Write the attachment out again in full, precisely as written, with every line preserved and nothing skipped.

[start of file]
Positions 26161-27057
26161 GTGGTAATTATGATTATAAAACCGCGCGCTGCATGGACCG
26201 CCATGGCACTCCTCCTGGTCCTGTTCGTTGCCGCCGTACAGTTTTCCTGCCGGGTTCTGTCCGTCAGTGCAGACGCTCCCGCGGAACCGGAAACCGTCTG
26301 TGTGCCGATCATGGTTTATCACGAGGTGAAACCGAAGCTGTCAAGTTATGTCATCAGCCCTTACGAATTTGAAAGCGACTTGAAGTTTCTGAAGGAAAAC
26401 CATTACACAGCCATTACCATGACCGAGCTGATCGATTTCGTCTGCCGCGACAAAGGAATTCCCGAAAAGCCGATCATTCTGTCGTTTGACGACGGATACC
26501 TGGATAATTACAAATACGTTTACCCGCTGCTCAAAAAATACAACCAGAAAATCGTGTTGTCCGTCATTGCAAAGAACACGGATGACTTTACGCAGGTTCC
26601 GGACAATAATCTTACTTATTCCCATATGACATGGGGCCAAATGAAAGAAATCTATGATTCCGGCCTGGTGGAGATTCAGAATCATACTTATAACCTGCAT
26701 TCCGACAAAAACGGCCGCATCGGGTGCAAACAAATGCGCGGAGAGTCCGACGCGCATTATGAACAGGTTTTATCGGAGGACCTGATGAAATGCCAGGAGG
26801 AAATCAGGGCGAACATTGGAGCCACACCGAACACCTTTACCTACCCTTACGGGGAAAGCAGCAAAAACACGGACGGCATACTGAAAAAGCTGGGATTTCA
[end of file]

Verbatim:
Positions 26161-27057
26161 GTGGTAATTATGATTATAAAACCGCGCGCTGCATGGACCG
26201 CCATGGCACTCCTCCTGGTCCTGTTCGTTGCCGCCGTACAGTTTTCCTGCCGGGTTCTGTCCGTCAGTGCAGACGCTCCCGCGGAACCGGAAACCGTCTG
26301 TGTGCCGATCATGGTTTATCACGAGGTGAAACCGAAGCTGTCAAGTTATGTCATCAGCCCTTACGAATTTGAAAGCGACTTGAAGTTTCTGAAGGAAAAC
26401 CATTACACAGCCATTACCATGACCGAGCTGATCGATTTCGTCTGCCGCGACAAAGGAATTCCCGAAAAGCCGATCATTCTGTCGTTTGACGACGGATACC
26501 TGGATAATTACAAATACGTTTACCCGCTGCTCAAAAAATACAACCAGAAAATCGTGTTGTCCGTCATTGCAAAGAACACGGATGACTTTACGCAGGTTCC
26601 GGACAATAATCTTACTTATTCCCATATGACATGGGGCCAAATGAAAGAAATCTATGATTCCGGCCTGGTGGAGATTCAGAATCATACTTATAACCTGCAT
26701 TCCGACAAAAACGGCCGCATCGGGTGCAAACAAATGCGCGGAGAGTCCGACGCGCATTATGAACAGGTTTTATCGGAGGACCTGATGAAATGCCAGGAGG
26801 AAATCAGGGCGAACATTGGAGCCACACCGAACACCTTTACCTACCCTTACGGGGAAAGCAGCAAAAACACGGACGGCATACTGAAAAAGCTGGGATTTCA